Though first established for performances at the BSO’s summer home, the Tanglewood Festival Chorus was soon playing a major role in the BSO’s subscription season as well as BSO concerts at Carnegie Hall; the ensemble now performs year-round with the Boston Symphony and Boston Pops. It has performed with the BSO on tour in Hong Kong and Japan, and on two European tours, also giving a cappella concerts of its own on those two occasions. The TFC made its debut in April 1970 at Symphony Hall, in a BSO performance of Beethoven’s Ninth Symphony with Leonard Bernstein conducting. Its first recording with the orchestra, Berlioz’s La Damnation de Faust with Seiji Ozawa, received a Grammy nomination for Best Choral Performance of 1975. The TFC has since made dozens of recordings with the BSO and Boston Pops, with Seiji Ozawa, Bernard Haitink, James Levine, Leonard Bernstein, Sir Colin Davis, Keith Lockhart, and John Williams. In August 2011, with John Oliver conducting and soloist Stephanie Blythe, the TFC gave the world premiere of Alan Smith’s An Unknown Sphere for mezzo-soprano and chorus, commissioned by the BSO for the ensemble’s 40th anniversary. Its most recent recordings on BSO Classics, all drawn from live performances, include a disc of a cappella music marking the TFC’s 40th anniversary; Ravel’s complete Daphnis et Chloé (a 2009 Grammy-winner for Best Orchestral Performance), Brahms’s German Requiem, and William Bolcom’s Eighth Symphony for chorus and orchestra (a BSO 125th Anniversary Commission). On July 4, 2018, the Tanglewood Festival Chorus joined Keith Lockhart for the “Boston Pops Fireworks Spectacular” on the Charles River Esplanade.

Besides their work with the BSO, TFC members have also performed with Zubin Mehta and the Israel Philharmonic and in a Saito Kinen Festival production of Britten’s Peter Grimes under Seiji Ozawa in Japan. The ensemble had the honor of singing at Sen. Edward Kennedy’s funeral; has performed with the Boston Pops for the Boston Red Sox and Boston Celtics; and can be heard on the soundtracks of Clint Eastwood’s Mystic River, John Sayles’s Silver City, and Steven Spielberg’s Saving Private Ryan. TFC members regularly commute from the greater Boston area and beyond to sing with the chorus in Boston and at Tanglewood. For more information about the Tanglewood Festival Chorus and upcoming auditions, please visit www.bso.org/tfc.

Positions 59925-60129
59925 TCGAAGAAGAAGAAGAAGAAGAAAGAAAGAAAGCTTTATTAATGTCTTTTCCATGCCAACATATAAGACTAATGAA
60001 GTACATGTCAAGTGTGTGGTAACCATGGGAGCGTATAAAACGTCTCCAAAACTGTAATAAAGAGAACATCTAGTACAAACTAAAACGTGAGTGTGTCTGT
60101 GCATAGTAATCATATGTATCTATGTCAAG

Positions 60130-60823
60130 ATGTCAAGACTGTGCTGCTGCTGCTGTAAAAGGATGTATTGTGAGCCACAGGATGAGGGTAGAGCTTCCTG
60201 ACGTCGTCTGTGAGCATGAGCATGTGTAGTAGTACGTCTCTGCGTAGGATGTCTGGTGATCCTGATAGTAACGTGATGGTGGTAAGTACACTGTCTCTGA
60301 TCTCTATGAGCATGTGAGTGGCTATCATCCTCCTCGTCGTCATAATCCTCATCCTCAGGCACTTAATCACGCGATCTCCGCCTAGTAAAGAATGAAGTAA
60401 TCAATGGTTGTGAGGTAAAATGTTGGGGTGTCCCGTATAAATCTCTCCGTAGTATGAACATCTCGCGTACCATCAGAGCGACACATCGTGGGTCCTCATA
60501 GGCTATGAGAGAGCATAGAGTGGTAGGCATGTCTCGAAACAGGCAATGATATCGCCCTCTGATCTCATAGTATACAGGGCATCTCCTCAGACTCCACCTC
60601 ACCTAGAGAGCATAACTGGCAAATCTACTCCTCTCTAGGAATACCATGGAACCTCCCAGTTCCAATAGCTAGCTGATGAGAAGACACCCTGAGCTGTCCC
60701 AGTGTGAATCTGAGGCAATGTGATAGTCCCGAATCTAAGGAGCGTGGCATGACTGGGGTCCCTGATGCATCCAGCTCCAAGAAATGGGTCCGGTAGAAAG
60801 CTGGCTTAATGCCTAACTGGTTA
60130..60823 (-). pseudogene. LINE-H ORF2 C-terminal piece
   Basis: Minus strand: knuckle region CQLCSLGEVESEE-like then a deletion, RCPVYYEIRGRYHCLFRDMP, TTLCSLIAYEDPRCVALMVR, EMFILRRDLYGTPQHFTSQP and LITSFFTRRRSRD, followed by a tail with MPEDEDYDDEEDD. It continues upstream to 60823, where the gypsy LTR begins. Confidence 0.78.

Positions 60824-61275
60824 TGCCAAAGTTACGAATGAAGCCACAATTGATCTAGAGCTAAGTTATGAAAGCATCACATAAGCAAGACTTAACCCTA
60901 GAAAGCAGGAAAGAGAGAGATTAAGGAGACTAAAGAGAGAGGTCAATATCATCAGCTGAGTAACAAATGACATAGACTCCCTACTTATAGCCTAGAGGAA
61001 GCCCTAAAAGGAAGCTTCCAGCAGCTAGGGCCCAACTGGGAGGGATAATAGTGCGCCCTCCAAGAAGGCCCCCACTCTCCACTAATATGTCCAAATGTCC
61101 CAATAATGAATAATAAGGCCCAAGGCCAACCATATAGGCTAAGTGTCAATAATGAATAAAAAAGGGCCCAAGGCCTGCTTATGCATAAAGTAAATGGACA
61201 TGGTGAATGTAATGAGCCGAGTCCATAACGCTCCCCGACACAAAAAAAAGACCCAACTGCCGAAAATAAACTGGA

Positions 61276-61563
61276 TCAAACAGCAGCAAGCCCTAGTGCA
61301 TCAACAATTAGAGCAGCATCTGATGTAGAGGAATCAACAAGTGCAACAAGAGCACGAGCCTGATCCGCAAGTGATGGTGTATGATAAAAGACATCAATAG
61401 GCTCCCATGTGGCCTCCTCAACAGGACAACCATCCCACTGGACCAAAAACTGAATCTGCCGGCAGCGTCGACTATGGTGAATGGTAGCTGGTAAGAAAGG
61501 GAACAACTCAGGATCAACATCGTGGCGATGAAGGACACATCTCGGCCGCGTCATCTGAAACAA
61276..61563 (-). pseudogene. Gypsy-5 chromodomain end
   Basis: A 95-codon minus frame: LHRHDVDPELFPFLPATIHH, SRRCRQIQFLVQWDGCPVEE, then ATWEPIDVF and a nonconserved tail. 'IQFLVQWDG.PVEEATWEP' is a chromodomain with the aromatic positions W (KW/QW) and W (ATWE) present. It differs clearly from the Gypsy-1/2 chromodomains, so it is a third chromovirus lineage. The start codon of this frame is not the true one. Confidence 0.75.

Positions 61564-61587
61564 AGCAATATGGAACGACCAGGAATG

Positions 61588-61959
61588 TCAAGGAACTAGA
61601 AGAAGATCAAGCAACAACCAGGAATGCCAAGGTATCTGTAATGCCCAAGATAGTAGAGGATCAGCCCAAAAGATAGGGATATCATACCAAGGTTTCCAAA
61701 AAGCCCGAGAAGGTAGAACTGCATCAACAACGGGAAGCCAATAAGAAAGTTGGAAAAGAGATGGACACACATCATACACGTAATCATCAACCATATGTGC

James Burton
James Burton, conductor View biography in full page >

James Burton was appointed Conductor of the Tanglewood Festival Chorus, and to the newly created position of BSO Choral Director, in February 2017. He made his BSO subscription-series conducting debut in October 2018, leading the Tanglewood Festival Chorus in Maija Einfelde’s Lux aeterna. In August 2019 he led the Boston Symphony Children’s Choir and Boston Symphony Orchestra in the world premiere of his The Lost Words, a BSO co-commission, as part of the summer’s gala Tanglewood on Parade concert. In April 2020 he will conduct the Tanglewood Festival Concert in a post-concert Casual Friday performance of Rachmaninoff’s All-Night Vigil to celebrate the TFC’s fiftieth anniversary. Mr. Burton made his debut with the Boston Pops in December 2017, returned to the Pops podium last December—as he will again for Holiday Pops concerts in December 2019—and led the Pops this past June at Tanglewood in a program celebrating Queen with Marc Martel.

Born in London, James Burton holds a master’s degree in orchestral conducting from the Peabody Conservatory, where he studied with Frederik Prausnitz and Gustav Meier. He began his training at the Choir of Westminster Abbey, where he became head chorister, and was a choral scholar at St. John’s College, Cambridge. He has conducted concerts with the Royal Liverpool Philharmonic, the Orchestra of the Age of Enlightenment, the Hallé Orchestra, the Orchestra of Scottish Opera, the Royal Northern Sinfonia, BBC Concert Orchestra, and Manchester Camerata. Opera credits include performances at English National Opera, English Touring Opera, Garsington Opera, and the Prague Summer Nights Festival, and he has served on the music staff of the Metropolitan Opera and Opera de Paris. Mr. Burton’s extensive choral conducting has included guest invitations with professional choirs including the Gabrieli Consort, the Choir of the Enlightenment, Wrocław Philharmonic, and the BBC Singers, with whom he performed in the inaugural season of Dubai’s Opera House in 2017. From 2002 to 2009 he served as choral director at the Hallé Orchestra, where he was music director of the Hallé Choir and founding conductor of the Hallé Youth Choir, winning the Gramophone Choral Award in 2009. From 2002 to 2017 he was music director of the Schola Cantorum of Oxford. Well known for his inspirational work with young musicians, he was director of the National Youth Choir of Japan in 2017 and founded the Boston Symphony Children’s Choir in 2018. Mr. Burton has given conducting master classes at the Royal Academy of Music in London and at the Tanglewood Music Center, and founded a scholarship for young conductors at Oxford. His growing composition portfolio includes works for commissioners including the National Portrait Gallery in London, the 2010 World Equestrian Games, the Choir of St. John’s College, Cambridge, and the Exon Festival, where he was composer-in-residence in 2015. His works are published by Edition Peters. As BSO Choral Director and Conductor of the Tanglewood Festival Chorus, James Burton occupies the Alan J. and Suzanne W. Dworsky Chair, endowed in perpetuity.

 

Program Notes Audio
J.S. BACH - Christmas Oratorio
(150 + 20-minute intermission after Part III)
Audio Concert Preview - Full Program Notes